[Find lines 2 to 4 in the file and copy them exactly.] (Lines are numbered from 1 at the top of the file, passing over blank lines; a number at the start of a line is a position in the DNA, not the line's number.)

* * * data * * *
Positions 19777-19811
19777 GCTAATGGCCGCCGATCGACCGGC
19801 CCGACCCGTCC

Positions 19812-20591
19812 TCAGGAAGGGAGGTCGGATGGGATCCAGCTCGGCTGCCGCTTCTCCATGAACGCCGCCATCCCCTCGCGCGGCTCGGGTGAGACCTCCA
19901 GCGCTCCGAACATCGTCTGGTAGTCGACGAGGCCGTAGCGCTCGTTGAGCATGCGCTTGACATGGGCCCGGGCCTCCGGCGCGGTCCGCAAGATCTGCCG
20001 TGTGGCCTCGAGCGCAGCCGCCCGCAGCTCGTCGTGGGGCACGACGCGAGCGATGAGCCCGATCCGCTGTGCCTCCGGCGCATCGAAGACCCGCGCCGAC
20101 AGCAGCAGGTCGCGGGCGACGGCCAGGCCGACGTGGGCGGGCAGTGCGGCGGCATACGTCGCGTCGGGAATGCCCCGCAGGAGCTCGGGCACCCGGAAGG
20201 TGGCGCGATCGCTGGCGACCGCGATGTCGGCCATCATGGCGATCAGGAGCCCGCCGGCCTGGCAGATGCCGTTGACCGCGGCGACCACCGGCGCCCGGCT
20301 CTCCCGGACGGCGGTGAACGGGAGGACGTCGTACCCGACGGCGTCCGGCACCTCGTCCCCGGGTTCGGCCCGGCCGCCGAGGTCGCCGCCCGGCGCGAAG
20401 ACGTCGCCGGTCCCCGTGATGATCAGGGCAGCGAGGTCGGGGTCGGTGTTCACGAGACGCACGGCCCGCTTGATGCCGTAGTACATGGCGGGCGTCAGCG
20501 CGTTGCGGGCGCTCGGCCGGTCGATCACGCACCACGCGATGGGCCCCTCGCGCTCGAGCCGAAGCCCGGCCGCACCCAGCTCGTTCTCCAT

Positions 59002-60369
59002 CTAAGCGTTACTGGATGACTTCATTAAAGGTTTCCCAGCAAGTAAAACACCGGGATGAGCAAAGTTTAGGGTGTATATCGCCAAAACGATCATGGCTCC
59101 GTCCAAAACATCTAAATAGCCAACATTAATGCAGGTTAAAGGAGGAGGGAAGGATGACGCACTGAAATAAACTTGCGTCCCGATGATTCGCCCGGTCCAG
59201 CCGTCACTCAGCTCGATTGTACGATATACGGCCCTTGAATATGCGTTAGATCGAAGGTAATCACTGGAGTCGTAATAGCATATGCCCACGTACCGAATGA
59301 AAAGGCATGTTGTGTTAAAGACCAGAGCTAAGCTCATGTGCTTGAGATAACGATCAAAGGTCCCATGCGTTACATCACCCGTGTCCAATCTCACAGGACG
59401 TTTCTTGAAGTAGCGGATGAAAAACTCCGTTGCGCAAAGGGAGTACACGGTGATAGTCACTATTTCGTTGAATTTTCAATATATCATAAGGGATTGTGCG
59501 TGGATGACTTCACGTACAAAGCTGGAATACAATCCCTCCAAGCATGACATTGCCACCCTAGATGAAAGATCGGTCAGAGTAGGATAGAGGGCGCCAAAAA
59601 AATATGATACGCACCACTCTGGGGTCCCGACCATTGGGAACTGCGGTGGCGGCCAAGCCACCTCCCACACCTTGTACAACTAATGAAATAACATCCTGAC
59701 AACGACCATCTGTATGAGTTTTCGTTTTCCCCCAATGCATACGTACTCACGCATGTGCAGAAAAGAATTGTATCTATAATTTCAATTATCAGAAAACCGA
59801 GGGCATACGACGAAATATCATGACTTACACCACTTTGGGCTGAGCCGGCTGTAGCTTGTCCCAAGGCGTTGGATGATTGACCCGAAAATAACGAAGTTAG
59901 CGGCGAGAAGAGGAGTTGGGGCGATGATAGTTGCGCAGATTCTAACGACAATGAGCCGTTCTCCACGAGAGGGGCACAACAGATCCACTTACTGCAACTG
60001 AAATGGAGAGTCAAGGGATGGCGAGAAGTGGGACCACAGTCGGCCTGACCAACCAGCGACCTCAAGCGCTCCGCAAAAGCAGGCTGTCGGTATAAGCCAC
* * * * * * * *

19777 GCTAATGGCCGCCGATCGACCGGC
19801 CCGACCCGTCC

Positions 19812-20591